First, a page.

subject: weaning

Residue of Ruminant Milk Identified in Prehistoric Baby Bottles

Residue of Ruminant Milk Identified in Prehistoric Baby Bottles

It has been quite an amazing year for milk-related anthropology research. First came a study in the fall of 2018 on barium levels in the molar of a 250,000 year old Neanderthal fossil that demonstrated the child was weaned between two and three years of age, similar to the age of weaning in modern human populations. Using the same methods on even more ancient teeth, a study published this summer found that australopithecines living 2 million years ago likely weaned one to two years later than modern humans. Then in September, an analysis of plaque on several 6,000-year-old human teeth from Great Britain provided the oldest direct evidence of human consumption of cow, sheep, and goat milk. And to end the year comes a study that combines the topics of weaning and dairy agriculture—organic residue analysis on 3,000-year-old ceramic artifacts suspected of being baby bottles found fatty acids unique to ruminant milk fats, demonstrating cow or sheep or goat milks were used as weaning foods for infants and young children after the advent of agriculture. Read More...

From Bench to Bedside: Translating Milk Science at the Clinician-Patient Interface

From Bench to Bedside: Translating Milk Science at the Clinician-Patient Interface

Emerging empirical research from chemistry, microbiology, animal science, nutrition, pediatrics, and evolutionary anthropology is accelerating our understanding of the magic of milk. Understanding the context and experiences of mothers of different races highlights the persistence of health care deficits that perpetuate breastfeeding disparities. Read More...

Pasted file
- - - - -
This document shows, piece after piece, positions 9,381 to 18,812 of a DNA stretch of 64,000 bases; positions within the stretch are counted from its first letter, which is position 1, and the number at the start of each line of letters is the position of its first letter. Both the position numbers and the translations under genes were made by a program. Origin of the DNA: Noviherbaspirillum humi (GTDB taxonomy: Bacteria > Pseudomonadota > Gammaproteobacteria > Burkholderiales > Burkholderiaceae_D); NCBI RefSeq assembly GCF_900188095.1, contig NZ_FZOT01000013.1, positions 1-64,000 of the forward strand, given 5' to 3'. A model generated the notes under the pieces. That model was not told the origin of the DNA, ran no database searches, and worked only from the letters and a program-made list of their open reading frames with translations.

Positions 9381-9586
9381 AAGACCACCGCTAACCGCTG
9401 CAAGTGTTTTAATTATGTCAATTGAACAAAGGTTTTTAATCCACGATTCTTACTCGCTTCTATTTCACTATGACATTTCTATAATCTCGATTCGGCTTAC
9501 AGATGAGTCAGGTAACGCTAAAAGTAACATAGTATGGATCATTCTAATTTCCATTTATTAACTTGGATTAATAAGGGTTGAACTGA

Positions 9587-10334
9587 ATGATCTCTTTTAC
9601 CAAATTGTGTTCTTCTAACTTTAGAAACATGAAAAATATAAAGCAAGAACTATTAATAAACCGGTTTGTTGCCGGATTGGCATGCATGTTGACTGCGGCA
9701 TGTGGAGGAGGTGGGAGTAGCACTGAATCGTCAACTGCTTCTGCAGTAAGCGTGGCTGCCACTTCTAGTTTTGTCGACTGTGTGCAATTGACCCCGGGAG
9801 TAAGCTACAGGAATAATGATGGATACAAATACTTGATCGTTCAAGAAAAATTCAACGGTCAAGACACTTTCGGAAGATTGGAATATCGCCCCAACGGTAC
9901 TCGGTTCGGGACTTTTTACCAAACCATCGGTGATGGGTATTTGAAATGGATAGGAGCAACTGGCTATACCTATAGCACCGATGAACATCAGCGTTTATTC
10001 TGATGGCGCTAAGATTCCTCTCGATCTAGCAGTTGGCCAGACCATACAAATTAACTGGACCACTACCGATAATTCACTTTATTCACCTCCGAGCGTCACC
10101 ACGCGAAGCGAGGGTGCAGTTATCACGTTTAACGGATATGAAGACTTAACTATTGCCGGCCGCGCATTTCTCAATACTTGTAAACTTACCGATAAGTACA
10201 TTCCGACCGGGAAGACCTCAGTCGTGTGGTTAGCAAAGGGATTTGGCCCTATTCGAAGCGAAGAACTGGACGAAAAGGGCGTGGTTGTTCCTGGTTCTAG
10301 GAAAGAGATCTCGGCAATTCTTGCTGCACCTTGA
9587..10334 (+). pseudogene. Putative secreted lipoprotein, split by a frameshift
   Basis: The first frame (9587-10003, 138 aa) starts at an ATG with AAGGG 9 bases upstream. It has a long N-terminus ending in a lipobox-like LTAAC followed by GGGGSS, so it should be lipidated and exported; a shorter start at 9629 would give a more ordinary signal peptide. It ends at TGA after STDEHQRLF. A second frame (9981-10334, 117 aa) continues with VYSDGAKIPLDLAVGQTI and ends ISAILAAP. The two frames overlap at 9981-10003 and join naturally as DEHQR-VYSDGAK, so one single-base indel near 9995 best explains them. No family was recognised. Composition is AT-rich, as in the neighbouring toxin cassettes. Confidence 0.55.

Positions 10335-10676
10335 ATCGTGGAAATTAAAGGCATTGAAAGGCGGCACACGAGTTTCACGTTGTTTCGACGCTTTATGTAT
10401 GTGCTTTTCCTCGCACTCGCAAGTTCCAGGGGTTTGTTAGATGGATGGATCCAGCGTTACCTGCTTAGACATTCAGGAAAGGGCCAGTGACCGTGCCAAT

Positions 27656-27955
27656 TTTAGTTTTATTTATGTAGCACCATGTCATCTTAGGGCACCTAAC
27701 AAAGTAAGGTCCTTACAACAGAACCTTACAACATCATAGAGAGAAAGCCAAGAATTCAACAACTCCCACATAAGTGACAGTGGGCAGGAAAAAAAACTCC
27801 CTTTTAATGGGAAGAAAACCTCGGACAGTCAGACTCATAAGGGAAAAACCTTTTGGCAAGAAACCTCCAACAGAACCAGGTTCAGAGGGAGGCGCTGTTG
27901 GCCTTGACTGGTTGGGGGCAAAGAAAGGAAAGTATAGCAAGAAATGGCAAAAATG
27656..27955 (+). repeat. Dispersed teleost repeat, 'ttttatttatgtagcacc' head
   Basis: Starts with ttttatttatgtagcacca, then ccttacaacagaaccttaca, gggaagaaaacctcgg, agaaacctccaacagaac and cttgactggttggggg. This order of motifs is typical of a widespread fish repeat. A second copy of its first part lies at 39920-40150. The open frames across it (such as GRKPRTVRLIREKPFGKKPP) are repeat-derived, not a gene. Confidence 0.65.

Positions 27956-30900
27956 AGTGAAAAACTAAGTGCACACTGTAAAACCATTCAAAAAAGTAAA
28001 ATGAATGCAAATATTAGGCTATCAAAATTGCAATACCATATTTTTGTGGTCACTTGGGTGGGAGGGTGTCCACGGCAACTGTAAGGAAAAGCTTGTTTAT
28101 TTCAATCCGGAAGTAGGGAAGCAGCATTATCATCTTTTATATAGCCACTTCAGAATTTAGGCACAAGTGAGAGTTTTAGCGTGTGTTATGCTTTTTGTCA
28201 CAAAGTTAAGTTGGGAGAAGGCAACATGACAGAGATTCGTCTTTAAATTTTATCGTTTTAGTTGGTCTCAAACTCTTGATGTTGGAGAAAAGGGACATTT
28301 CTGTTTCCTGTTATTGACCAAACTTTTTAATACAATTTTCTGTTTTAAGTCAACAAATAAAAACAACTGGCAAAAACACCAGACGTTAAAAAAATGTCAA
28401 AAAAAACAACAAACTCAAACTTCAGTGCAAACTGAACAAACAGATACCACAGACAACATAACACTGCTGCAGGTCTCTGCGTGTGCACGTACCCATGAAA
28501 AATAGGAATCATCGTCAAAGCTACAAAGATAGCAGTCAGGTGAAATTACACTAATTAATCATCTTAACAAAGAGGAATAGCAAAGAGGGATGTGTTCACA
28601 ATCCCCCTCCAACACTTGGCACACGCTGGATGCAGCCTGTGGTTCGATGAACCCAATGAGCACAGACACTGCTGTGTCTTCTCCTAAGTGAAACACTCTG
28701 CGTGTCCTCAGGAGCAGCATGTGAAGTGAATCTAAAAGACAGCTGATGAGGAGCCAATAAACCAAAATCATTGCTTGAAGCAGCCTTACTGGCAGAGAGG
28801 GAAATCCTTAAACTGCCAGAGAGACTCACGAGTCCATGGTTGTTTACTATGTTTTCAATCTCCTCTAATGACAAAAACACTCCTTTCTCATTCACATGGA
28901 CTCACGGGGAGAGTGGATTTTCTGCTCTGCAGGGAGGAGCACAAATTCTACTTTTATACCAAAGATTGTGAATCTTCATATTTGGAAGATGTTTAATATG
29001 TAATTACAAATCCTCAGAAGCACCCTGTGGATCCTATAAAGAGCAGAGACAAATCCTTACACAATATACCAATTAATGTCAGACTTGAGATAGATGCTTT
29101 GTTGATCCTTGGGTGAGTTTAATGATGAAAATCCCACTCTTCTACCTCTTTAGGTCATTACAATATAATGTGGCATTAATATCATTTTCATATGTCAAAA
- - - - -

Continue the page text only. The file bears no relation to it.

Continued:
Do Larger Breasts Make More Milk?

Do Larger Breasts Make More Milk?

Large breasts are often considered more attractive, but how about their function as organs destined to produce milk for the nourishment of the baby? During pregnancy and, particularly during lactation, women are mostly interested in their breasts as sources of food and growth signals for their baby. But, especially among women with breastfeeding difficulties, it is common for women to wonder, “If I had larger breasts, would I produce more milk?” Read More...

Kangaroo Tips for Human Preemies

Kangaroo Tips for Human Preemies

If a human mother were like a kangaroo, her “baby” would be born after only one month of gestation. Immediately after birth, her embryonic “baby” would crawl-climb up to one of her nipples and attach to one nipple, and not let go for the next 15 weeks. The “baby” nurses continually from the same nipple, drinking milk that is entirely different in composition from the milk consumed by the baby’s older brother or sister from the mother’s other nipple. The older sibling does not nurse continually. He or she bounces off to play and eat other food, and comes back to sip at the “Fountain of Mom” using the nipple not occupied by the newborn. Read More...

Weaning in TEETH!

Weaning in TEETH!

Weaning in primates is a fascinating process in which ingestion of mother’s milk, as a proportion of daily dietary intake, incrementally declines as the infant ages. From moment to moment, this exquisite negotiation of nipple access between mother and infant can vary in relation to food availability, maternal style, and the compelling power of the infant demand (a.k.a. weaning tantrum). And lots of other factors can influence the weaning process, too. Read More...

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